February 2023: Resin prices rise for polyethylene and PET
Despite a lack of demand, regional prices for polyethylene and bottle pet resin rose a few cents in February. These increases come after a drop of 3 cents in January and are mostly due to less demand, according to market sources Plastics News talked to.
Both products are expected to remain under downward pressure in the new year, thanks to higher capacity coming online at the same time as weaker economic growth and concerns about a recession. Among other factors, higher feedstock costs are also keeping prices low.
Plastic resin are a major building block for products such as containers, liners, and films. They're used for a variety of purposes, including food, beverage, cosmetic, and pharmaceutical packaging.
The most widely used plastic resin is polyethylene (PE), which offers high tensile strength and stress resistance. It can be manufactured using injection molding or extrusion technology. It's also a good electrical insulator and is non-toxic to humans, animals, and the environment.
PET is a thermoplastic plastic that can be melted at high temperatures, making it ideal for a variety of applications. The material is also strong and can withstand chemicals, acids, and caustic solutions.
It is a common alternative to glass in the production of beverages, particularly soft drinks and juices. It is also used to make bottles and other types of consumer products, such as buckets and bins.
Prices for PE were up 4 cents per pound in February. PVC was up 3 cents, and solid PS and PET bottle resin were up an average of 2 cents, according to market sources contacted by Plastics News.
Meanwhile, PP prices slipped 6 cents. The dip is due to weaker demand, slowed production at PET plants in the United States, and imports from Asia priced 20–30% lower than domestic production costs.
While some producers are beginning to expand their production capacity, high inflation and recession fears are weakening their demand outlooks. These factors are expected to keep PP prices flat through the first half of 2023.
As for PET, prices have been rising steadily over the past nine months, with most buyers seeing price hikes of 13 cents or more since September. The 2-cent hike in February was the latest in a string of price increases that will likely continue through 2022, when it is estimated that the global supply of PET will be about 35% higher than it is now.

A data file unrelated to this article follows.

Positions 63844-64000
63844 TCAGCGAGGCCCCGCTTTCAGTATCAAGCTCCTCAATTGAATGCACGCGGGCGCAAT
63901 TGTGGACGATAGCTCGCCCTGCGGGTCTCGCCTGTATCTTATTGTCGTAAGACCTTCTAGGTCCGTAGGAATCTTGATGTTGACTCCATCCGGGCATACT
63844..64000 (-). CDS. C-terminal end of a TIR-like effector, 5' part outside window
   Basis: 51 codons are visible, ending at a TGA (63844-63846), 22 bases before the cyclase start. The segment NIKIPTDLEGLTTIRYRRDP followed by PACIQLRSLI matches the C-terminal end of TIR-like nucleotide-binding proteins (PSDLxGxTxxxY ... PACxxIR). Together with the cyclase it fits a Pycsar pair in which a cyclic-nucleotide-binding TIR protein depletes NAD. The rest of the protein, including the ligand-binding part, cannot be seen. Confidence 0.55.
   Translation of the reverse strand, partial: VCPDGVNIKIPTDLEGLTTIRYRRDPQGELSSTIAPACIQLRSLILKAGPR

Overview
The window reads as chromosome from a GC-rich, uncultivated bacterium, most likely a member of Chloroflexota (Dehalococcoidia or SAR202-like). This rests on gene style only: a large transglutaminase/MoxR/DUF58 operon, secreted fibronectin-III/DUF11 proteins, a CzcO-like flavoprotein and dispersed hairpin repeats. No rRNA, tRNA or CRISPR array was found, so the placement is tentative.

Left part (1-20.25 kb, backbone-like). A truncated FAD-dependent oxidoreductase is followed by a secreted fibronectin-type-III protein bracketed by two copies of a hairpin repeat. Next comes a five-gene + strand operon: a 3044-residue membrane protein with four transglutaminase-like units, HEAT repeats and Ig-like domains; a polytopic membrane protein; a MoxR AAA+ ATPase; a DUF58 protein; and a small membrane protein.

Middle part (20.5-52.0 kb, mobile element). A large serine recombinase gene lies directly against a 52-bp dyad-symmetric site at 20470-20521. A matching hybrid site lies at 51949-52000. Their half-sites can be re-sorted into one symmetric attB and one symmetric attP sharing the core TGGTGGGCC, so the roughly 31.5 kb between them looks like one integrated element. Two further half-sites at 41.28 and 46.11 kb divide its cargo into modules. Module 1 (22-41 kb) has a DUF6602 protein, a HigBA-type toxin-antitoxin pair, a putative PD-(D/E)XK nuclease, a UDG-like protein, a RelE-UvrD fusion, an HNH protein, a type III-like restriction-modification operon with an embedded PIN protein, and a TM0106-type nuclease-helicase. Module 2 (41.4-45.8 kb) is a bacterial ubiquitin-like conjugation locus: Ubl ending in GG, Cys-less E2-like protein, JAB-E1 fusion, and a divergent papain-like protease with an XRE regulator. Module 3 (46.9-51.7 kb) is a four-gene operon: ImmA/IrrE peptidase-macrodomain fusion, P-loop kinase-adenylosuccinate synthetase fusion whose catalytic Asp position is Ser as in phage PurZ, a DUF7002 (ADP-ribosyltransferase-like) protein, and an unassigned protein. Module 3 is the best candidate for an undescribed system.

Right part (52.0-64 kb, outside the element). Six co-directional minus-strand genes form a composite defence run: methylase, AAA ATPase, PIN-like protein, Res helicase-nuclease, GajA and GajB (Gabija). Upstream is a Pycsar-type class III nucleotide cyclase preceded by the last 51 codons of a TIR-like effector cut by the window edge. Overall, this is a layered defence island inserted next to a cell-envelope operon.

Also, the market for recycled PET (rPET) is growing, and Evergreen, a company that recycles plastics, plans to increase its production by about 48% in June when it finishes making improvements to its Clyde, Ohio, facility.
Resins are a key building block for a wide range of products and have become more expensive over the past year due to tighter supplies. Hurricanes on the Gulf Coast and ongoing logistics issues have made it tough for suppliers to get their products onto the market. These challenges will continue through the winter and into the second quarter of 2023, says S&P Global Chemical Economics analyst Sam Suman.
PP polypropylene is a thermoplastic polymer that can be molded into different shapes. It is widely used for plastic bottles, containers, and fittings. Its strength, high heat deflection temperature, and stiffness make it suitable for a wide range of applications. It also has a relatively low cost and can be manufactured at scale.
It is made by stringing together propylene monomers. It can be melted into bricks or pellets, which are then formed into various plastic forms. PP is one of the most commonly used plastics in the world, and it is available in many different grades and colors.
As with most resins, PP has been affected by rising global oil prices and weaker US dollars. The two factors have pushed prices higher since March, and they have caused producers to run reactors at reduced rates to reduce surplus resin inventories.
Resin prices were mostly flat last week, but spot PP prices advanced $0.02/lb. This brings the January total to $0.08/lb, according to The Plastics Exchange.
This is a fairly large increase in spot PP costs, and it reflects the fact that producers ran their reactors harder in January than they did in December. They also drew down their on-hand resin inventory, boosting spot resin costs.
The February 2023 price increase for PP was driven by rising monomer costs, the Plastics Exchange reports. The increase is the first of the year, and it is likely to stay in place.
In addition to higher monomer costs, the PP market is still reeling from a number of production disruptions related to winter storm Elliott in December. PE and PP makers issued force majeures at a number of their assets, which has kept supply tight, the Plastics Exchange says.
Nonetheless, demand for PP has been stronger than it has been in months. The material is used in a variety of products, including plastic toys, stationery folders, and storage boxes.